How do you end up deciding this important choice? Is it from personal experience of the story you’re writing? Is it how the character presented him or herself to you? Is it how the story needs its main character to be perceived? Weak, strong, overbearing, shy… these all create ideas of gender for us, no matter which side the descriptor causes you to fall on. But how do you shake up those old pre-conceived notions without going on a crusade? (Only those who agree with you are going to read that, and will they really be reading to experience your story, or to be validated by it?)
How long does a movie’s intense action scene last? It’s not just “Bang, pow; kick, punch, roll, jump,” without pause; movies throw in little “breathers” of comedy or surprise so that the audience can take a breath or laugh to relieve the build-up of tension. Then they go back to building it up again. This way the audience’s excitement doesn’t peak and then fall, but rather is built up in smaller increments, like an up-hill hike. You might want to run the whole distance, but you’d end up burning out without breaks. However, if you time your breaks strategically, you can build up your momentum and finish with a feeling of accomplishment, rather than collapsing in relief that you’re done. So how do you do this in fiction?
Being sick in reality stinks, as I’ve often had opportunity to learn while living overseas. And since the last few days were spent recalling just why being sick is the worst, sickness is a good place to start on a new section of writing tips: keeping the annoyances of real life in your writing (Part 1) for the sake of authenticity, plot, characterization… you get the idea.
In this continuation about world building, I wanted to focus in on a few specifics, as well as the ways in which getting down to the details can actually lead you into a deeper story – both for the sake of your readers’ experience ,and how it can affect your plot, character development So here’s a few suggestions, just to get your imagination rolling. Continue reading
Is it a life form? Is it a flower? Is it a piece of art?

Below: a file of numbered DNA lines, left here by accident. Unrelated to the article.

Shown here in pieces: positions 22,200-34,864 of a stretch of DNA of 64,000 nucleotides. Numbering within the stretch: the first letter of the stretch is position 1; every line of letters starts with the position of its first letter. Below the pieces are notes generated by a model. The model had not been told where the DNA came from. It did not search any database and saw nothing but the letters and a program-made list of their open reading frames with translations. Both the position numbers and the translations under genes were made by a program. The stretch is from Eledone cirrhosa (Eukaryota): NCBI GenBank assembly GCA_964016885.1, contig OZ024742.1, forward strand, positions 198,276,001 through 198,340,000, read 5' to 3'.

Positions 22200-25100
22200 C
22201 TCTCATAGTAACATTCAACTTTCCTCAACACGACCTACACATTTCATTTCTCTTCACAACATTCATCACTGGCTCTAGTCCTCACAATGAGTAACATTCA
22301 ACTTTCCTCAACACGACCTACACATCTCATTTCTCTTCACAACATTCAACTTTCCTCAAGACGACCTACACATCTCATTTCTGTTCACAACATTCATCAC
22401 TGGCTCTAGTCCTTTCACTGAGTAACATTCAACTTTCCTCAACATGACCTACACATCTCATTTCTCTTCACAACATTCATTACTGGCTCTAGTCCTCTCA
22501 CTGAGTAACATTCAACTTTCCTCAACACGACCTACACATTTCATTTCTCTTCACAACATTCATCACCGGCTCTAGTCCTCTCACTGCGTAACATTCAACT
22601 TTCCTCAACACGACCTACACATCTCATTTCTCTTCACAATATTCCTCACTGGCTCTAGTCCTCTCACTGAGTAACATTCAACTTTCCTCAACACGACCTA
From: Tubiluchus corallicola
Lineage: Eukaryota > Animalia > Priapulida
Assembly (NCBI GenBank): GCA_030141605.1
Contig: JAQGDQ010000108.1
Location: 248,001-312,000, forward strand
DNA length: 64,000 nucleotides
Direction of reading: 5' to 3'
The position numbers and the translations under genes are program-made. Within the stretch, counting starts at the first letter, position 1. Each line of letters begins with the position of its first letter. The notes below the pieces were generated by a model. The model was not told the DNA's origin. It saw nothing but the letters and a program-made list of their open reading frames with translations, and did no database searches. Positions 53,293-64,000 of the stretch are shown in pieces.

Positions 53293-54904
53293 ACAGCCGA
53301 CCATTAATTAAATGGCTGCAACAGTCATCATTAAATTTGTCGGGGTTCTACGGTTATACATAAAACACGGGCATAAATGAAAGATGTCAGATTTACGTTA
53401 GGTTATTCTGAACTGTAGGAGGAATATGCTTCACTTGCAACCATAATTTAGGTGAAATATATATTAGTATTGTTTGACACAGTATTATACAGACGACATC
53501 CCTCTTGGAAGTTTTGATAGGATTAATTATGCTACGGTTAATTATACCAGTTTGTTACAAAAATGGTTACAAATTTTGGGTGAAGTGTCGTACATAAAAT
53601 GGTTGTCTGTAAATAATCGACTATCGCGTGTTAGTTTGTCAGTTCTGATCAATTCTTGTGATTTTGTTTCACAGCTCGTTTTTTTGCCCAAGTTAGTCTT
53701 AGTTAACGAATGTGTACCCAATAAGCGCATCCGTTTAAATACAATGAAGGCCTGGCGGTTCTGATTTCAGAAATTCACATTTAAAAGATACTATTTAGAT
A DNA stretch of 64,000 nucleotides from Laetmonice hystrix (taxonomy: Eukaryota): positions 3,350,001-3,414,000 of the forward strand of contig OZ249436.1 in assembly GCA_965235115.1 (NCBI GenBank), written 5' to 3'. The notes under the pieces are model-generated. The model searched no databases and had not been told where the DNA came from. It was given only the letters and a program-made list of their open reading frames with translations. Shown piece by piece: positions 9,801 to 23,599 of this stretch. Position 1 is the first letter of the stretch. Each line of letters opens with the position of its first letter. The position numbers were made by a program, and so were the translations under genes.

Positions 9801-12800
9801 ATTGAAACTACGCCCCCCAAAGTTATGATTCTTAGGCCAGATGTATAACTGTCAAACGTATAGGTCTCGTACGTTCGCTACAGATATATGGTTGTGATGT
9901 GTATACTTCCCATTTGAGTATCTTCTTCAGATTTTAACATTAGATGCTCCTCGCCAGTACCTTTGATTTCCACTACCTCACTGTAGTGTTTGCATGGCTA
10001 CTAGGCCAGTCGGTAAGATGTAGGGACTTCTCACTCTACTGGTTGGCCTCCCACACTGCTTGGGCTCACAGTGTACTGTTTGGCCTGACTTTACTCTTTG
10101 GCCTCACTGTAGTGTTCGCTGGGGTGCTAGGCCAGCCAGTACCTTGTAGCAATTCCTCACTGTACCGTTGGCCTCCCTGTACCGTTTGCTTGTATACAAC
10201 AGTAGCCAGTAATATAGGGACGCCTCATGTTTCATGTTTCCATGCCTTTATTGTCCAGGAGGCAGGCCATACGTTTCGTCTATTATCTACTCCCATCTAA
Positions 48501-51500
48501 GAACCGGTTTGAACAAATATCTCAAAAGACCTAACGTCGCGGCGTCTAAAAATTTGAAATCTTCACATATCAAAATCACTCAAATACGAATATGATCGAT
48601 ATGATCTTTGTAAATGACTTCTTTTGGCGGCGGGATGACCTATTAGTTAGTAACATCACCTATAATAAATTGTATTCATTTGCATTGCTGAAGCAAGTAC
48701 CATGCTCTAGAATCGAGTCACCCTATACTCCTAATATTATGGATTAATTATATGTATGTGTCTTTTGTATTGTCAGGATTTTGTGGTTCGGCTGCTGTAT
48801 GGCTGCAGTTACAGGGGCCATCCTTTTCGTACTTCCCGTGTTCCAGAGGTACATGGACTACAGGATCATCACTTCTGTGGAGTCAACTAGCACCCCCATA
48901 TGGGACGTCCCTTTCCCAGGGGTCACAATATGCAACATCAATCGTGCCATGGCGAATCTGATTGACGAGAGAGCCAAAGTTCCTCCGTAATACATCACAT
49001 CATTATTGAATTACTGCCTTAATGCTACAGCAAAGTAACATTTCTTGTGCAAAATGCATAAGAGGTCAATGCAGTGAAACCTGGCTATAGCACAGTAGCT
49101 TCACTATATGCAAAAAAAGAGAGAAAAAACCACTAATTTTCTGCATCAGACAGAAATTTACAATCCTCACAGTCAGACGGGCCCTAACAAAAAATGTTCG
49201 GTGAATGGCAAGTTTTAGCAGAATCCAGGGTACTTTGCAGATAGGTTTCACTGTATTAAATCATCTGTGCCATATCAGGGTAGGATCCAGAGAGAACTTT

Following up from Wesley’s great post, we’re continuing our look at world building!
Just last week I sat down for dinner with a family who has young children. The oldest started a conversation with me over dessert, asking if I knew about the large ball that is located in the middle of the world. My first response was, “Oh, the earth’s core.”
His response was a scoff, and a condescending, “No! A ball. And if you turn it, the world will crack,” which efficiently grabbed my attention.
There are many ways to begin a story—action, intrigue, mystery, a clever premise—but back story is often not one them.
Opening chapters are like first dates; a feeling of wonder, anticipation, adventure, impulse, curiosity. Perhaps a bit of flirting, letting your date see only what’s appealing, then, the longer you talk, the more you open up. There’s momentum.
Back story, (information pertaining to the story’s plot, character or worlds past) can take away from that momentum. Too much at the wrong time can be like pushing pause on a movie’s climax or a girl who talks to her date about another boy. A turn off.
However! Continue reading
I’ve heard writer’s block described or defined in a variety of ways, as well as methods of “getting over” it, so I doubt I’ll be adding much here that is new. But I’ve never been one to blindly follow advice, sometimes (often) to my detriment. And the same practice applies to my writing processes.
Did you know that today is Chinese New Year’s?
Growing up, even half-Chinese, I wasn’t aware that anyone went by a different calendar, or that there were holidays Americans didn’t observe, or vice versa. That’s pretty typical for children, of course. You don’t really start looking outside your own world until you’re a teenager – if even then. My first foray into a culture totally different from my own opened up my world figuratively – in drawing my imagination, and literally – I’m living overseas (and loving it).
But what helps people to greet such differences with interest rather than fear? Continue reading
Have you ever gotten side-tracked in the midst of a climactic scene? Say your Hero is just about to charge into battle, or the Heroine is finally going to open that forbidden door, and a side character pops in to play a partial/ important/ crucial role, and then suddenly you’re off, writing their backstory, romping through their history and quirks, and discovering what their dreams in life are.
If this phenomenon sounds familiar, then welcome! Continue reading